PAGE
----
I may need someone knowing about accounting to answer this for me:

On the contract,the show fee I should pay to a artist is$10,000. 20%($2,000) goes as withholding tax and 80% ($8,000)goes as the exact transfer amount received .

under this circumstance,the note I put behind the show fee($10,000) should be "tax-inclusive" or "tax-exclusive"?

Thanks again!

  • What country? In the US I do not think we say "tax-exclusive" at all.
    – GEdgar
    Nov 28 '15 at 23:04

Tax rates can be presented differently due to differing definitions of tax base, which can make comparisons between tax systems confusing.

In a tax-exclusive base, the tax rate is $2000/$8000 = 25%, whilst in tax-inclusive base, the rate is $2000/$10000 = 20%.

Therefore, the $10000 are tax-inclusive (or inclusive of all taxes).

The $8000 are tax-exclusive, but according to the official base of 20%, such wording should be avoided in the order or invoice.

  • @Sandy - In case of withholding tax, you should mention "Witholding tax" and tax rate (20%) in order to avoid any misunderstanding on the amount of the final payment of $8000.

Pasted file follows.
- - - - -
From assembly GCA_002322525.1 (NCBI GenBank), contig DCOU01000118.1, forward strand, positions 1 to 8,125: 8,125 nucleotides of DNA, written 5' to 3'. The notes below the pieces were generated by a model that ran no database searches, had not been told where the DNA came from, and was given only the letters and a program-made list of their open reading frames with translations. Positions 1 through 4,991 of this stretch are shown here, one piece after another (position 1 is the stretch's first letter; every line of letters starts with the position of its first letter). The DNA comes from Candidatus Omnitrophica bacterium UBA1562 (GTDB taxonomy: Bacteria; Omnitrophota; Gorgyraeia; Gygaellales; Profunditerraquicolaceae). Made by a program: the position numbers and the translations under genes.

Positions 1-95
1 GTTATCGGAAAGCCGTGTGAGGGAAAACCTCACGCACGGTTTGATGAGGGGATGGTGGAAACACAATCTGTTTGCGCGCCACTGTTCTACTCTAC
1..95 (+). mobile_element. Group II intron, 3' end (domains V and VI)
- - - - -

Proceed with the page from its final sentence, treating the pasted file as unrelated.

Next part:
– Graffito
    Nov 29 '15 at 12:04

I will use Google's dictionary here.

     2. (of income, profit, or interest) without deduction of 
        tax or other contributions; total.

Thus the $10,000 fee before tax is the gross fee.

Now Merriam-Webster:

     1. free from all charges or deductions: as
       a. remaining after the deduction of all charges, outlay, 
          or loss <net earnings> <net worth> — compare gross

Thus after the deduction of taxes we are left with $8,000, the net fee.


If you're unsure, then the other party/ies may also be unsure. Why not just spell out exactly what you mean? There's no benefit to being pseudo-legalistic when plain English can do the job. The fee is $10000, 20% of which will be withheld for taxes, leaving a net payment of $8000.

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